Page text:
Lower enrollment, the elimination of an early learning foreign language program and the use of $550,000 of reserves will allow the Duanesburg Central School District’s 2013-14 budget to fall below the state-imposed tax cap, but will boost the levy by 2.89 percent.
The $14.4 million proposal increases spending by $256,311, or 1.81 percent, over the existing budget. Superintendent Christine Crowley said this year’s modest increase is partially a factor of the district continuing to close the $1 million budget gap created by a sudden drop in state funding more than four years ago.
“Like many districts around the state, we had to take an already lean budget and find areas to further trim,” she said. “A silver lining, however, is the board’s historically conservative use of fund balance reserves that are being used to help close the gap.”
In addition to the $550,000 in reserve funds, the school spending plan was balanced with $306,000 in new aid from the state budget that was passed last month.
Board of Education President Bob Fiorini cautioned that the reserve funds won’t last forever. He said the district’s savings will be depleted by the end of 2018 unless future budgets curb the reliance on reserves.
“It’s clear we can’t continue to rely solely on reserves to balance our budgets,” he said.
The budget reflects a reduction of two kindergarten teaching positions through retirement. The district also will shed one foreign language position through attrition.
Crowley said the reductions come as a factor of ongoing enrollment declines at the elementary level. With student numbers shrinking, she said, the district was able to reduce a kindergarten and a first-grade section.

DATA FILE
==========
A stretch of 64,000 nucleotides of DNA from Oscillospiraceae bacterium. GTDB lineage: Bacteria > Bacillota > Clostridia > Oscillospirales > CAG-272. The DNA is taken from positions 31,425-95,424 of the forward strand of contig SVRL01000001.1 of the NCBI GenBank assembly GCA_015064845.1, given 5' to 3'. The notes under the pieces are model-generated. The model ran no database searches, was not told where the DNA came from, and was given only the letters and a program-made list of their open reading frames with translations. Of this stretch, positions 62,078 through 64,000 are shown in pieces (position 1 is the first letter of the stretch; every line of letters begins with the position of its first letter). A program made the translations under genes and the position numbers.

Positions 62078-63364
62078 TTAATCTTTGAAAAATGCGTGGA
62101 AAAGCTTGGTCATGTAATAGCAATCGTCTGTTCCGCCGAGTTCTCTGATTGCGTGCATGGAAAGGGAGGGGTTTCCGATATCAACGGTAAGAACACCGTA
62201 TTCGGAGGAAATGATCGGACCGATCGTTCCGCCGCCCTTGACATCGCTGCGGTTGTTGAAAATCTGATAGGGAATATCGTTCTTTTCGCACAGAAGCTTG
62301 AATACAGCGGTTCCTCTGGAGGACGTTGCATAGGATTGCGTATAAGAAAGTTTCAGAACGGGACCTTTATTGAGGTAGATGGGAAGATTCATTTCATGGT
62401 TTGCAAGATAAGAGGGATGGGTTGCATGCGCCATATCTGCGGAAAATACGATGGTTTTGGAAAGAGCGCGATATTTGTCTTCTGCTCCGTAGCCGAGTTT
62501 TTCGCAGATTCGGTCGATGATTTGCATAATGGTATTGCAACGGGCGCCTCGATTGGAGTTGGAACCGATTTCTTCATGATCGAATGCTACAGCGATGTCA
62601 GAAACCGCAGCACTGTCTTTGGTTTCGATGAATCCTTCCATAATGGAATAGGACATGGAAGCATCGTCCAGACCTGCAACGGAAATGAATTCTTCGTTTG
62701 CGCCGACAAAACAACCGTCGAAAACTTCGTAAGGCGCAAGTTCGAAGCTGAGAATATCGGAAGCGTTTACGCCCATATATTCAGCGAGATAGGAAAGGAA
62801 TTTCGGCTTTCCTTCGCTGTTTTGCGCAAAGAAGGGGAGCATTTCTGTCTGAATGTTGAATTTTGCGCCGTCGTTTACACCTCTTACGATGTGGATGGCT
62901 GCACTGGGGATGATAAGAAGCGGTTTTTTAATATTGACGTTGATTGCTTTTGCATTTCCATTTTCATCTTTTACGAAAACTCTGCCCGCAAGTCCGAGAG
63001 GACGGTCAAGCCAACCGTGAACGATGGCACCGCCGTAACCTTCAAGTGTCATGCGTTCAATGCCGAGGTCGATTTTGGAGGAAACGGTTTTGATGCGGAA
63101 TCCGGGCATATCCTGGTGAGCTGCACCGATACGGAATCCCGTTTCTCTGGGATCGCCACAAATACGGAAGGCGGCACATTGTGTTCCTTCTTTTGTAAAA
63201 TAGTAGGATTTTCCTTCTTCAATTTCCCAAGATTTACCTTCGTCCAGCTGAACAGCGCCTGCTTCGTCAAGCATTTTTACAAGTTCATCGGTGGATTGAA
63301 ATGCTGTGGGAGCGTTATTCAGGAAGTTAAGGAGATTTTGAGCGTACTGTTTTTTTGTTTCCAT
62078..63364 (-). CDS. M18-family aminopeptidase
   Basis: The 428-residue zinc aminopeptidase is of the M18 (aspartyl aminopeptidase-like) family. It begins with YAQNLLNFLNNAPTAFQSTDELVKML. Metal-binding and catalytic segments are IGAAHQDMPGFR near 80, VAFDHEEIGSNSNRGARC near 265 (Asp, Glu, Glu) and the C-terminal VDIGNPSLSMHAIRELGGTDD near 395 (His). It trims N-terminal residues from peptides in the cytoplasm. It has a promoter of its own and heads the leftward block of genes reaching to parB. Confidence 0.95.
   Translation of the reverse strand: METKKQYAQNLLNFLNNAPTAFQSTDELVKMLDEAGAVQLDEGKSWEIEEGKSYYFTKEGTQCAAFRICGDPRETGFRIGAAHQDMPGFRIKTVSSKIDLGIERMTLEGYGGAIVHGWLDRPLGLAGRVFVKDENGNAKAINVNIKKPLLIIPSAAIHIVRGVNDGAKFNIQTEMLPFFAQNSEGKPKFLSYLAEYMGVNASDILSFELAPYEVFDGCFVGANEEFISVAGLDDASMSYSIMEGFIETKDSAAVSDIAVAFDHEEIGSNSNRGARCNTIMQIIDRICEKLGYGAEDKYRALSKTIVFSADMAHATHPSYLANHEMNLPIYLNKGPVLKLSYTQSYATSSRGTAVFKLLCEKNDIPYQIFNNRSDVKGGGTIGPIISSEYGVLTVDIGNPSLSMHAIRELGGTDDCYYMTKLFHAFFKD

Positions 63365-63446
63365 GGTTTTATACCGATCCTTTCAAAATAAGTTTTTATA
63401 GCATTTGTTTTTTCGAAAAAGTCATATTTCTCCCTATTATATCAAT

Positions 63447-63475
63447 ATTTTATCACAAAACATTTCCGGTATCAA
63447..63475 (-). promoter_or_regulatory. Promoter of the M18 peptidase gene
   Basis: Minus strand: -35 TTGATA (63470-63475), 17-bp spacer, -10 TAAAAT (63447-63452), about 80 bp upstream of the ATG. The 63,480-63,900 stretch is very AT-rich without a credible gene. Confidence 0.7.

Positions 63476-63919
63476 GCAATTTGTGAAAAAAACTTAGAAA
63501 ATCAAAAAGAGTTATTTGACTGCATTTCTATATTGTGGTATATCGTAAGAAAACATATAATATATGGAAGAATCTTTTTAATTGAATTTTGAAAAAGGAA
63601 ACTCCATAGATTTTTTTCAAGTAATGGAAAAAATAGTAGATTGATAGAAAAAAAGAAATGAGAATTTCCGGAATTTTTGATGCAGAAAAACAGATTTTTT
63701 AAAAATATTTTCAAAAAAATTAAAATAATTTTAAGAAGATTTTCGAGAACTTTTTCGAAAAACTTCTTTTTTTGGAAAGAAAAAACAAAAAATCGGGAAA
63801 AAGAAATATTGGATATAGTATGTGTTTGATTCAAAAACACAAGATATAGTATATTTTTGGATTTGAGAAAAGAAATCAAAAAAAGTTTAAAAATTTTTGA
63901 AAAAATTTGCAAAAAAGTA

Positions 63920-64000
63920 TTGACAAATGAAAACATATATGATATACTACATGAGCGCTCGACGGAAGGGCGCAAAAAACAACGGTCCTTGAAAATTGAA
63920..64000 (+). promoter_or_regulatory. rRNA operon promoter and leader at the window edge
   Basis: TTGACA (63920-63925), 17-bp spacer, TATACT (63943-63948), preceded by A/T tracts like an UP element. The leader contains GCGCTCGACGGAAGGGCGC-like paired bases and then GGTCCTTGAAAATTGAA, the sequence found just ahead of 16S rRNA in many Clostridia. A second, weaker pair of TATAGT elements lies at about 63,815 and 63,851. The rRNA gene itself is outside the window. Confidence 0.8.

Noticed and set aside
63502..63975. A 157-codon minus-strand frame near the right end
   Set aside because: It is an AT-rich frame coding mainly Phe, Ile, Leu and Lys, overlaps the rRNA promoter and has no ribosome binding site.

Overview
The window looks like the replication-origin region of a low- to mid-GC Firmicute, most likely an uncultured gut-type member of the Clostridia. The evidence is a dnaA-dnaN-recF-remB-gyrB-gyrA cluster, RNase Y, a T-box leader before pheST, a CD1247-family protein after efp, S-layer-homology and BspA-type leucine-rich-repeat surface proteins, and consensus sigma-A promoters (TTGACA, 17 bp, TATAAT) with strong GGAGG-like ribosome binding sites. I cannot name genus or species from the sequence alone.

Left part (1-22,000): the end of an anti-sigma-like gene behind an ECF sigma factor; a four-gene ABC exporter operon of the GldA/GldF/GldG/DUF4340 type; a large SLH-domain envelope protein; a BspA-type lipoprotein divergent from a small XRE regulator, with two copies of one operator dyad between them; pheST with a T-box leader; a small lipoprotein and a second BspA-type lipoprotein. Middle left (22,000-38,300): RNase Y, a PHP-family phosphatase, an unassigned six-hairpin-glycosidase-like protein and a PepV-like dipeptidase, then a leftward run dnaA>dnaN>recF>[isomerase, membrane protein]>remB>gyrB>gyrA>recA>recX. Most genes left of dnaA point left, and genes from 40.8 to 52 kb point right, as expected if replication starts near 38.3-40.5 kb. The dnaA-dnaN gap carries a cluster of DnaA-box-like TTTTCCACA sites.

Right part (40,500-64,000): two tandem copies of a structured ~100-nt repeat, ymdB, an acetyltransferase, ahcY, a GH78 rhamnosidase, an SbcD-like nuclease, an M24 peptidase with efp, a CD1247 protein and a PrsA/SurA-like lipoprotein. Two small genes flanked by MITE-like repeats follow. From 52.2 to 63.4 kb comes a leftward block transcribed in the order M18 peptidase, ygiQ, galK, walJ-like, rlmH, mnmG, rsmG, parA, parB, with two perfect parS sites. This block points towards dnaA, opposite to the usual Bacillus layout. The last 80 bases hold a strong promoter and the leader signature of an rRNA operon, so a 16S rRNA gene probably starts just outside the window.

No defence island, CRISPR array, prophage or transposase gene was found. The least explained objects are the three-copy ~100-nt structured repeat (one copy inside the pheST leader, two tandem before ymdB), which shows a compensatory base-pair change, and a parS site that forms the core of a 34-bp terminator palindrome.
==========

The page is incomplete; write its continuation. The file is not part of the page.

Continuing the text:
District officials initially cut a part-time library media specialist position as well. But Board of Education members considered the position important and restored it shortly before adopting the budget last month.
The budget also subsidizes the school meal program, which is projected to fall $40,000 short this year. District officials blame some of the loss on a decline in students buying lunches.
In September, the Healthy School Lunch Act was imposed, requiring all schools receiving federal reimbursements to restructure their meal plans to meet a new set of federal guidelines, including a reduction in portion sizes and offering more nutritional options. The changes have been criticized by some students.
District residents will also consider a proposition to purchase three buses for $197,816. Nearly three-quarters of the purchase price would be covered under state aid, meaning the buses would cost about $13,300 per year, according to district figures.
Voters head to the polls on the budget and bus proposal on May 21.
Also, voters will chose among four candidates for two school board seats. Incumbent board member Henry “Gus” Geidel will go up against newcomers Ken Meyer, Kent Sanders and Walter Silva.
The candidate earning the most votes will immediately replace John McKeeby, who filled the seat of Cecilia Tkaczyk after she resigned to join the state Senate. The other candidate will take office when the new board is seated in July.
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